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Lampasas, Texas
—  City  —
Lampasas County Courthouse
Location of Lampasas, Texas
Coordinates: 31°3′57″N 98°11′0″W / 31.06583°N 98.183333°W / 31.06583; -98.183333
Country United States
State Texas
County Lampasas
Incorporated 1883
 - Mayor Judith Hetherly
 - City Manager Michael Stoldt
 - Total 6.2 sq mi (16.1 km2)
 - Land 6.2 sq mi (16.0 km2)
 - Water 0.0 sq mi (0.1 km2)
Elevation 1,027 ft (313 m)
Population (2000)
 - Total 6,786
 - Density 1,097.3/sq mi (423.7/km2)
Time zone Central (CST) (UTC-6)
 - Summer (DST) CDT (UTC-5)
ZIP code 76550
Area code(s) 512
FIPS code 48-41188[1]
GNIS feature ID 1360911[2]

Lampasas is a city in Lampasas County, Texas, United States. The population was 6,786 at the 2000 census. It is the seat of Lampasas County[3].

Lampasas is part of the KilleenTempleFort Hood Metropolitan Statistical Area.



For his services in the Texas Revolution, John Burleson received 1,280 acres (5.2 km2) of land and established a permanent settlement in the 1850s. The city was first named Burleson; however, the name was gradually changed to Lampasas Springs because of the existence of seven mineral springs. When the county was created in 1856, the law specified “The county seat shall be same name as the county.” The city of Lampasas was officially incorporated in 1883.

Several theories attempt to explain how the name Lampasas came to be. The Texas Almanac states the word came from a Spanish word for “lilies” that are found in nearby streams. Another source states the word comes from the Spanish word “Lampazos.” The name was given to the local river by the Spanish Aquayo Expedition in 1721. It is believed the name was inspired by a Mexican town that also had beautiful springs. The town was also the location of the birth of the Farmers' Alliance, founded in 1876.

Since 1972 Lampasas has held an annual fair called the Spring Ho festival. It takes place in early July[1]


Lampasas is located at 31°3′57″N 98°11′0″W / 31.06583°N 98.183333°W / 31.06583; -98.183333 (31.065868, -98.183444)[4].

According to the United States Census Bureau, the city has a total area of 6.3  square miles (16.1 km²), of which, 6.2 square miles (16.0 km²) of it is land and 0.04 square miles (0.1 km²) of it (0.64%) is water.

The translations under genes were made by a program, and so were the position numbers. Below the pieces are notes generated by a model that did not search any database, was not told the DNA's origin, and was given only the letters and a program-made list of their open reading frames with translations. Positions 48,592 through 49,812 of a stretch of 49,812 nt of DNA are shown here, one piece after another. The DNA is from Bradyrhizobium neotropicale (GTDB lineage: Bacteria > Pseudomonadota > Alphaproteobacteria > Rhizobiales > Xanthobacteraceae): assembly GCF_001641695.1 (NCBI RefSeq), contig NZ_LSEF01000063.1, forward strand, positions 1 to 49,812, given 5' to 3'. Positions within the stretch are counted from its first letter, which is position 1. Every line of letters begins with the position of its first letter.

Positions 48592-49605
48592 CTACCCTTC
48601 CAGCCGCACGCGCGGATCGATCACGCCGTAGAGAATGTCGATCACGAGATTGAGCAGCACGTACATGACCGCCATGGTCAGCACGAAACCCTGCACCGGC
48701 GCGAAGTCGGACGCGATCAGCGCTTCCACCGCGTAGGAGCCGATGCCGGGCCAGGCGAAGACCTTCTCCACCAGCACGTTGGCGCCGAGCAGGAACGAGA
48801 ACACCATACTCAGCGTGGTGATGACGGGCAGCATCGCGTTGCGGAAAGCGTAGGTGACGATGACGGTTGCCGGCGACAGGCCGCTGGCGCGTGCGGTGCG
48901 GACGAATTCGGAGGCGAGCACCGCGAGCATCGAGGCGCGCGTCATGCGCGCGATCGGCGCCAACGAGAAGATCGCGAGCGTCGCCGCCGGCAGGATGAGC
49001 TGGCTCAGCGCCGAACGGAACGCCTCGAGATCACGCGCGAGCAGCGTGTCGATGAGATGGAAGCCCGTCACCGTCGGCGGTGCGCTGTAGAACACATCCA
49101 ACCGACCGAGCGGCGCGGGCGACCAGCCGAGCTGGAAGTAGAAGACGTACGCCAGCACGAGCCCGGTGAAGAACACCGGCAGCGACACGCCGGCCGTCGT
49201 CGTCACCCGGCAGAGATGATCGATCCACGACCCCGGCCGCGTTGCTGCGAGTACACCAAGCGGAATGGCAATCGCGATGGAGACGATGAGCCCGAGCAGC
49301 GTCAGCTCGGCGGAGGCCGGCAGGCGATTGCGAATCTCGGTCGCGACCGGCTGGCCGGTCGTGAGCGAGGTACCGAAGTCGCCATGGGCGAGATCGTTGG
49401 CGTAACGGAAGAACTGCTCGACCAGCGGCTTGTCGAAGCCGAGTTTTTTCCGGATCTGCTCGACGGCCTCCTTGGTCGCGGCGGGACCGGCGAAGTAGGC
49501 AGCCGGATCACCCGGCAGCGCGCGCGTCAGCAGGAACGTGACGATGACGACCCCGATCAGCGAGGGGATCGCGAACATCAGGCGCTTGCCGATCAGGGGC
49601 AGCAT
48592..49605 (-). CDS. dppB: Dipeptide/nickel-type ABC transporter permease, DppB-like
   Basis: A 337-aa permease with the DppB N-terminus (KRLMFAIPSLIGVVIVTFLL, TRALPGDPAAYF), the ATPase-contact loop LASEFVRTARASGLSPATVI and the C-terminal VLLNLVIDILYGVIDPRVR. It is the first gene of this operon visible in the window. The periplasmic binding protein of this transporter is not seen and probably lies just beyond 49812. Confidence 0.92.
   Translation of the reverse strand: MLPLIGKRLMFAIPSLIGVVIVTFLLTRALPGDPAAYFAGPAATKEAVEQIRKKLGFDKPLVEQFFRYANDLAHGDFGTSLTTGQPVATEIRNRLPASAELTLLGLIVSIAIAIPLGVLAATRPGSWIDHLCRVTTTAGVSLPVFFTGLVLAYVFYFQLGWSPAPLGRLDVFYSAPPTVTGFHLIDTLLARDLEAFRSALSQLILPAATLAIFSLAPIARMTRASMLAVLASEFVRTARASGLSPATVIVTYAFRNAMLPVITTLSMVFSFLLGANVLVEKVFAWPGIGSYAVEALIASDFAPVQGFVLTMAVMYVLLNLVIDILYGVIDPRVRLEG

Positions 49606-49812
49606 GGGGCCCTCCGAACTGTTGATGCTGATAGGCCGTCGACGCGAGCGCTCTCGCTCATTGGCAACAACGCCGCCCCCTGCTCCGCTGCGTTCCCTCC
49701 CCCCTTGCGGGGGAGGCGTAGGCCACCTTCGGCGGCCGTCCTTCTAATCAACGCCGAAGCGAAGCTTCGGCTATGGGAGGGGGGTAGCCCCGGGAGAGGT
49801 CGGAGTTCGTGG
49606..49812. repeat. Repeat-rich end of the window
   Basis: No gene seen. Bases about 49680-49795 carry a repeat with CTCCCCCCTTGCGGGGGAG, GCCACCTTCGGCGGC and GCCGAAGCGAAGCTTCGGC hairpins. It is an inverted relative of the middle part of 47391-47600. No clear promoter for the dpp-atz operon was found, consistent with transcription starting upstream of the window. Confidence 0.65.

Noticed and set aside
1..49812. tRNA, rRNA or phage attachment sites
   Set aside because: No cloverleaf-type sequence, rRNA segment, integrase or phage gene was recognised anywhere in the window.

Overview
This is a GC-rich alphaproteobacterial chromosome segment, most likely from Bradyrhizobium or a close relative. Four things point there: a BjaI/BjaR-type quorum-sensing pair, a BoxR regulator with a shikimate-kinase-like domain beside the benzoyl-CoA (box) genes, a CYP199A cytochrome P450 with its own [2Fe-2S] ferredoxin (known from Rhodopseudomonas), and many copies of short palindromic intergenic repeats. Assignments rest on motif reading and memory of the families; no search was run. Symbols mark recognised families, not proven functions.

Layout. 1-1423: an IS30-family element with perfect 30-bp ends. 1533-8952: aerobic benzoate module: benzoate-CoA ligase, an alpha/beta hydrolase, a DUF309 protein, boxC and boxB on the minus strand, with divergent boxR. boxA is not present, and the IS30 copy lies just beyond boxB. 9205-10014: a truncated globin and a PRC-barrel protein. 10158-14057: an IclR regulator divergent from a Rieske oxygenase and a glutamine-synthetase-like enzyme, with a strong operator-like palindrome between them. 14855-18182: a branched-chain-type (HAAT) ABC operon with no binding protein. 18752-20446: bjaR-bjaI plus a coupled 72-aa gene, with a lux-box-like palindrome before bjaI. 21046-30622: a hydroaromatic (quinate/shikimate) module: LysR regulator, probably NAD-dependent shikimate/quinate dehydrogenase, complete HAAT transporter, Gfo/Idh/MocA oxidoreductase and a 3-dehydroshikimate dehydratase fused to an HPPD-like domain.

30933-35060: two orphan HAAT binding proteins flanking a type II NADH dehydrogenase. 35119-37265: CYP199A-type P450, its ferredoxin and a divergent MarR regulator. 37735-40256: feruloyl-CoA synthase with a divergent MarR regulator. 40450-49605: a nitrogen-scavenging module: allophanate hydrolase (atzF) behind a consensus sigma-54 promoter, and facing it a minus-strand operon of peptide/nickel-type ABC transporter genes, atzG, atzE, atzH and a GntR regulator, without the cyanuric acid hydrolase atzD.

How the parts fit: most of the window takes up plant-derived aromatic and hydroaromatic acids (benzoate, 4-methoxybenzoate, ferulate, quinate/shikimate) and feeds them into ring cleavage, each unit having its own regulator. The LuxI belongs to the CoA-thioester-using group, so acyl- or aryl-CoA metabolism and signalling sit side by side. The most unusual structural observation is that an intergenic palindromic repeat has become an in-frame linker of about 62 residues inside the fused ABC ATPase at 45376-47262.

As of the census[1] of 2000, there were 6,786 people, 2,554 households, and 1,711 families residing in the city. The population density was 1,097.3 people per square mile (424.0/km²). There were 2,799 housing units at an average density of 452.6/sq mi (174.9/km²). The racial makeup of the city was 84.78% White, 2.03% African American, 0.71% Native American, 0.57% Asian, 0.07% Pacific Islander, 10.06% from other races, and 1.77% from two or more races. Hispanic or Latino of any race were 23.11% of the population.

There were 2,554 households out of which 33.7% had children under the age of 18 living with them, 48.4% were married couples living together, 13.9% had a female householder with no husband present, and 33.0% were non-families. 29.5% of all households were made up of individuals and 16.1% had someone living alone who was 65 years of age or older. The average household size was 2.54 and the average family size was 3.13.

In the city the population was spread out with 27.6% under the age of 18, 8.2% from 18 to 24, 25.2% from 25 to 44, 20.2% from 45 to 64, and 18.8% who were 65 years of age or older. The median age was 36 years. For every 100 females there were 88.9 males. For every 100 females age 18 and over, there were 84.0 males.

The median income for a household in the city was $27,898, and the median income for a family was $31,012. Males had a median income of $26,606 versus $19,959 for females. The per capita income for the city was $13,409. About 18.3% of families and 21.1% of the population were below the poverty line, including 28.5% of those under age 18 and 16.9% of those age 65 or over.


The City of Lampasas is served by the Lampasas Independent School District.

References in pop culture

Lampasas is mentioned in the Hank Williams, Jr. song "Texas Women."


  1. ^ a b "American FactFinder". United States Census Bureau. Retrieved 2008-01-31.  
  2. ^ "US Board on Geographic Names". United States Geological Survey. 2007-10-25. Retrieved 2008-01-31.  
  3. ^ "Find a County". National Association of Counties. Retrieved 2008-01-31.  
  4. ^ "US Gazetteer files: 2000 and 1990". United States Census Bureau. 2005-05-03. Retrieved 2008-01-31.  

External links



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